Free Documents from the Web

Links were checked and functioning as of 5/08/05; they are supposed to open in new windows. Please report broken ones.

The Council for Responsible Genetics (CRG) Stem Cell Primer and Stem Cell Myths are short (3 pages each, about 36k as pdfs) summaries of the issue; on the same page are links to several articles on related issues.

The Center for Genetics and Society (CGS) research cloning discussion is unusually balanced and details arguments both in favor of and against research cloning, with rebuttals to each and many links, concluding by supporting a moratorium on the practice. CGS, which is based in Oakland, CA, has been closely monitoring the California Institute for Regenerative Medicine (CIRM), particularly from the perspective of public accountability.

David Jensen's blog, California Stem Cell Report, is an easy way to monitor day-to-day events concerning the CIRM.

The National Institutes of Health (NIH) offer Stem Cell Information; the site includes detailed information for researchers, and also a "Stem Cell Basics" page, available as a cumbersome 8-page pdf (960k).

Monitoring Stem Cell Research, by the President's Council on Bioethics, is a 433-page report, available as a single pdf (1.5mb) or a series of web pages; you can can also email a request for a printed version. An excellent, if dry, overview of the field as of January, 2004, it does not make recommendations but does include 10 commissioned papers by experts in the field. The only trouble is, if you can wade through it all, you probably don't need to.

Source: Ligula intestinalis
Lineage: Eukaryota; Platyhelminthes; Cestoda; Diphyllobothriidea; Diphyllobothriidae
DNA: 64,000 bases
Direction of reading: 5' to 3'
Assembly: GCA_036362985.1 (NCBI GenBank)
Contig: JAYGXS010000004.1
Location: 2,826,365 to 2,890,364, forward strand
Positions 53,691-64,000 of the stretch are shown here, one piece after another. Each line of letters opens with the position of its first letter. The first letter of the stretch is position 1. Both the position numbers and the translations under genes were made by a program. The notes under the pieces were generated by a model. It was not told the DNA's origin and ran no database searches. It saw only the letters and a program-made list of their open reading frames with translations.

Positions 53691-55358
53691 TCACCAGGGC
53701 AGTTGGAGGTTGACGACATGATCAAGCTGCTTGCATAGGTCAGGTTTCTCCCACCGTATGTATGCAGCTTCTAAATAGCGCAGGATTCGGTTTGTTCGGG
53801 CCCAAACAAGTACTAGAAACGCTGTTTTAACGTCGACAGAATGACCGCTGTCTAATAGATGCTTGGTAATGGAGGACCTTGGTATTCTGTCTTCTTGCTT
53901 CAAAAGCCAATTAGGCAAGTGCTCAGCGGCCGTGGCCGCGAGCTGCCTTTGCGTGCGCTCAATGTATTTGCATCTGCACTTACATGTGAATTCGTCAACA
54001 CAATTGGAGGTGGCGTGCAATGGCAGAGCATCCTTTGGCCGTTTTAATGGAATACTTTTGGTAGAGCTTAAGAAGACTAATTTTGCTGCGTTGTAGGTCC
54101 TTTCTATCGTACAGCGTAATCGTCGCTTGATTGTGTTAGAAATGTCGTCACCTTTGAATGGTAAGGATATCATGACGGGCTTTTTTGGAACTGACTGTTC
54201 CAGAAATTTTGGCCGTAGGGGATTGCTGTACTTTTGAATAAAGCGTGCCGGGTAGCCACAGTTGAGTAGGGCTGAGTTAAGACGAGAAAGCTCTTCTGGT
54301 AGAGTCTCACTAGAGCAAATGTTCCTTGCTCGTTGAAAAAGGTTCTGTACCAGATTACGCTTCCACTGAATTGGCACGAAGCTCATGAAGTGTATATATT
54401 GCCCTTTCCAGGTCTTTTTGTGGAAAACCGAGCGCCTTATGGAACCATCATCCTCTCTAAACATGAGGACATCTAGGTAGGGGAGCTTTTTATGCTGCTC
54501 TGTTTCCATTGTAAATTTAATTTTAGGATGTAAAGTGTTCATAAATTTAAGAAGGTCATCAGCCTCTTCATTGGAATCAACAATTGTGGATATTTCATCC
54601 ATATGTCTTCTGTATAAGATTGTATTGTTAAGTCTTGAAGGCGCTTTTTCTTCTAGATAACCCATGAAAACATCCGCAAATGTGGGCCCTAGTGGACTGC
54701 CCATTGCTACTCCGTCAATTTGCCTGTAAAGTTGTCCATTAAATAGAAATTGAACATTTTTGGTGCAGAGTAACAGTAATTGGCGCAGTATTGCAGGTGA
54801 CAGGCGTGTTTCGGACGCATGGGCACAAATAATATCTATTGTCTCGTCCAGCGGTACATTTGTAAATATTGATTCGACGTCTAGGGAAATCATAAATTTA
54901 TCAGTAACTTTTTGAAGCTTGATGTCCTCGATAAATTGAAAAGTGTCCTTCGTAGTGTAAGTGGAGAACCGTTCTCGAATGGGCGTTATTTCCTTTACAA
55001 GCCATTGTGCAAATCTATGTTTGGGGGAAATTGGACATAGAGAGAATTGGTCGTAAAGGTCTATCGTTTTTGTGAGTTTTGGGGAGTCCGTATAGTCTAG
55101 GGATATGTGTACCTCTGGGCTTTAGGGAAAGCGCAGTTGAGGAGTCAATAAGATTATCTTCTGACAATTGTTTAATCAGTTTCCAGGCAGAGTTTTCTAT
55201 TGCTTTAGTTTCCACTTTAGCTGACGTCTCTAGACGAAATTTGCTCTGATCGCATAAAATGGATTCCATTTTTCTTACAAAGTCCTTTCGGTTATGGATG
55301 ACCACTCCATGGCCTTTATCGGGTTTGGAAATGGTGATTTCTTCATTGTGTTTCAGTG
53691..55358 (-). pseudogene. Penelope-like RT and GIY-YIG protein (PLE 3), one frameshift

Chapter 25 of the 2005 edition of Our Bodies Ourselves covers Infertility and Assisted Reproduction, and the excellent companion website features extensive resources related to egg donation, cloning, stem cell research and related issues. They include a position statement on embryo cloning, testimony given by OBOS Executive Director Judy Norsigian to the Senate Health, Education, Labor and Pensions Committee, 03/05/02, in favor of both embryonic stem cell research and a moratorium on research cloning, from a pro-choice, feminist perspective.

International Center for Technology Assessment (ICTA) Director Andrew Kimbrell, author of The Human Body Shop, gave testimony to the Senate Judiciary Committee, 02/05/02, listing several important concerns about research cloning.

The American Association for the Advancement of Science (AAAS) has a page on Stem Cell Research and Applications: Scientific, Ethical, and Policy Issues, which will lead you to their full report, a 51-page pdf (300k), or to a web page with the "Findings and Recommendations." Since it was produced in 1999, it is somewhat out of date; inevitably, it is strongly in favor of embryonic stem cell research.




Brian Alexander, Rapture: How Biotech Became the New Religion, Basic Books, 2003, is an enjoyable read that includes much on stem cells and revealing portraits of Michael West and others.

Stephen S. Hall, Merchants of Immortality: Chasing the Dream of Human Life Extension, Houghton Mifflin Company, 2003, is a deeper, though still accessible, book that also includes much on stem cells and revealing portraits of Michael West and others.